As with any major undertaking, it’s evident that the quality of work coming from female storytellers is contingent on the support networks they choose to surround themselves with. There is still an expectation from individuals holding an unconscious bias to have minority groups justify their existence; to be seen as subject rather than object. The subtlety of this distinction was articulated earlier this year by Anne Hathaway who realised that when she read scripts written by women, she looked for what was wrong with them as opposed to looking at what was right about them, which she did when reading scripts written by men. Erin is kicking goals in the web series arena for her latest production, Jade of Death. She says that choosing the right team allows her to do her job without the unnecessary distraction of outdated discriminatory behaviour. ‘‘I’ve learnt to put my time and energy to better use like generating my own work and where possible I chose to not work with men who don’t take me seriously, because it’s not my job to fix their unconscious bias and I don’t have time for that. The people I have and will continue to work with are the ones that want to get on board with that.’’

Associate Dean of engagement and innovation at the University of Technology Sydney, Deb Verhoeven, states that the remedy to this structural inequality lies in the power imbalance within dominating networks. She examined the networks of film directors and producers over a ten-year period and found that 41% of male producers had not included a single woman in their creative teams. For this very reason we must insist that the onus cannot be placed on women. For many working in the industry, including Erin, the issue is based in an intersectional power imbalance. ‘‘There are more men in power than women. It’s as simple as that. By in power, I mean senior positions in the industry like festival directors, distributors, heads of production companies and network executives’’ she says.

This subtle and complex power imbalance is evident in the make up of finalists for short film festivals like Tropfest. The festival has consistently delivered a male-dominated finalist list every year since its inception. However, for the first time this year the lineup of finalists were made up of an equal number of male and female filmmakers. Revealingly, this was also the first time in the festival’s 25-year history that the audition process was judged blind. Finalists’ names were kept from the judging panel with the aim of removing subconscious bias from the process. Such experimentation has previously been used to remove bias from musician auditions for orchestras with similar results.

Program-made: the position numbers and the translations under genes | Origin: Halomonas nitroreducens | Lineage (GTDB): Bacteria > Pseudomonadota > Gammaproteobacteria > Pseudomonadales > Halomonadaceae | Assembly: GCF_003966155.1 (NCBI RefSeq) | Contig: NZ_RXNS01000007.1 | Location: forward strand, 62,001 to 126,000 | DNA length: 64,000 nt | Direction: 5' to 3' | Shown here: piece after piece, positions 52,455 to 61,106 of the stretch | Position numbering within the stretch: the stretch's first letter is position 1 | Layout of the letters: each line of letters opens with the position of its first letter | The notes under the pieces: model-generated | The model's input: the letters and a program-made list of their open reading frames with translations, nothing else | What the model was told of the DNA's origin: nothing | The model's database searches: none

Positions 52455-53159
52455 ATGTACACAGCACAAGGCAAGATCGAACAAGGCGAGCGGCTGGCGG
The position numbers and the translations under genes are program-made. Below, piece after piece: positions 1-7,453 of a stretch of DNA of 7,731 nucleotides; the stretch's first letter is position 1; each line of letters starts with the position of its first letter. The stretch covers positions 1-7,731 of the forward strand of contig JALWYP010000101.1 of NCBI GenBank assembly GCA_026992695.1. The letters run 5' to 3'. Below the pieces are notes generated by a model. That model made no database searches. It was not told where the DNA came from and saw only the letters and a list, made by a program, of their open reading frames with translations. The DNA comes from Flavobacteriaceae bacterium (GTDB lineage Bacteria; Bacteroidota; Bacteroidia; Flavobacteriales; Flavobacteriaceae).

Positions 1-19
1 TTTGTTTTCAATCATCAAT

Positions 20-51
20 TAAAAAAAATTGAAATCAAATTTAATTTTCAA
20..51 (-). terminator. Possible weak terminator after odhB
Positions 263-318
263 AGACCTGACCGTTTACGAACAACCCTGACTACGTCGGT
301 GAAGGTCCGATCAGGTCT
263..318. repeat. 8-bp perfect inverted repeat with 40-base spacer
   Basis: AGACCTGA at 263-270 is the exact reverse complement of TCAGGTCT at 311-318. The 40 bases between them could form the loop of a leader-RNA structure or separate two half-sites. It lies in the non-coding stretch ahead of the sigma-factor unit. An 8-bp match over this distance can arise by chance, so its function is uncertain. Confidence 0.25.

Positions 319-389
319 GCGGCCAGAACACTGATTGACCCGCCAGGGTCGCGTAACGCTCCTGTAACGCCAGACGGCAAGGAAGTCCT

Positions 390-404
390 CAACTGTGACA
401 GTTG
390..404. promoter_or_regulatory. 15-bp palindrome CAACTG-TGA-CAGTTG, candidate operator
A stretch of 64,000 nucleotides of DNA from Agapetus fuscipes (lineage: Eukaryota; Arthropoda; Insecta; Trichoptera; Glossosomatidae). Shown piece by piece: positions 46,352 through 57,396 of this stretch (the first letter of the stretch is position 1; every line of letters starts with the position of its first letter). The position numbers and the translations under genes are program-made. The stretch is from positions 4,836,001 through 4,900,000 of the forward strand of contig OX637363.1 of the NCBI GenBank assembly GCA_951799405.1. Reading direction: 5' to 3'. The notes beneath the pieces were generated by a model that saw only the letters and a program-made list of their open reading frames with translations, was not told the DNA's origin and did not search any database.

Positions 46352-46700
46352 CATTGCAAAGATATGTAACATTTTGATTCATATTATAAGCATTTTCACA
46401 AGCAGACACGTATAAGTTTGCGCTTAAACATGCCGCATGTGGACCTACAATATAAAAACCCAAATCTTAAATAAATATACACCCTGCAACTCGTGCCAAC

When it comes to actionable insights to remedying this issue, most of the power and responsibility still lies with those at the top. Erin has concluded that change is a matter of altering the industry internally: “This issue is intersectional and it means that the majority of stories being told are from one perspective. If we fix the lack of diversity behind the camera, then we’ll fix the lack of diversity in front of the camera’’. Honey on the other hand urges that audiences make efforts to become more conscious consumers. ‘‘When there is a more engaged, intellectually curious and ‘open’ audience for art, there will be more opportunities for women – and for men – and more space for nuanced, intelligent stories.’’